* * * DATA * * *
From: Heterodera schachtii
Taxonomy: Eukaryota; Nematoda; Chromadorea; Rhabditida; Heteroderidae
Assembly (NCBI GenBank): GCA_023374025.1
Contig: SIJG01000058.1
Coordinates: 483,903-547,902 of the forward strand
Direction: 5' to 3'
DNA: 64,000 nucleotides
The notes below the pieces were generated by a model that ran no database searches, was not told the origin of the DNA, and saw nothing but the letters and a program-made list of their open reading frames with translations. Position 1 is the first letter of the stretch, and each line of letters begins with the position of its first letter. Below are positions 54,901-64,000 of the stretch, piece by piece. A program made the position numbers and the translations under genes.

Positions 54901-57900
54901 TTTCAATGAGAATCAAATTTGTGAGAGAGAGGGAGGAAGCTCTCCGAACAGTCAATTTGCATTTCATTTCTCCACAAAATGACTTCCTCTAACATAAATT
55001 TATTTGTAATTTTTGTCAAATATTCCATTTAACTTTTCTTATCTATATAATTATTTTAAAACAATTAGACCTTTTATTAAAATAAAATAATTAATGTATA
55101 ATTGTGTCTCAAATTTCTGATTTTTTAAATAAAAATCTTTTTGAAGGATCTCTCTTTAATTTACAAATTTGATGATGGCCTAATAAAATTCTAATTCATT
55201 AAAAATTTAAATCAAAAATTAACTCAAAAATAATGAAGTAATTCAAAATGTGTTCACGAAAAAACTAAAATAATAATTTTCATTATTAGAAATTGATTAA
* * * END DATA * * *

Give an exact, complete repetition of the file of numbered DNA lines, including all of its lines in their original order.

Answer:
From: Heterodera schachtii
Taxonomy: Eukaryota; Nematoda; Chromadorea; Rhabditida; Heteroderidae
Assembly (NCBI GenBank): GCA_023374025.1
Contig: SIJG01000058.1
Coordinates: 483,903-547,902 of the forward strand
Direction: 5' to 3'
DNA: 64,000 nucleotides
The notes below the pieces were generated by a model that ran no database searches, was not told the origin of the DNA, and saw nothing but the letters and a program-made list of their open reading frames with translations. Position 1 is the first letter of the stretch, and each line of letters begins with the position of its first letter. Below are positions 54,901-64,000 of the stretch, piece by piece. A program made the position numbers and the translations under genes.

Positions 54901-57900
54901 TTTCAATGAGAATCAAATTTGTGAGAGAGAGGGAGGAAGCTCTCCGAACAGTCAATTTGCATTTCATTTCTCCACAAAATGACTTCCTCTAACATAAATT
55001 TATTTGTAATTTTTGTCAAATATTCCATTTAACTTTTCTTATCTATATAATTATTTTAAAACAATTAGACCTTTTATTAAAATAAAATAATTAATGTATA
55101 ATTGTGTCTCAAATTTCTGATTTTTTAAATAAAAATCTTTTTGAAGGATCTCTCTTTAATTTACAAATTTGATGATGGCCTAATAAAATTCTAATTCATT
55201 AAAAATTTAAATCAAAAATTAACTCAAAAATAATGAAGTAATTCAAAATGTGTTCACGAAAAAACTAAAATAATAATTTTCATTATTAGAAATTGATTAA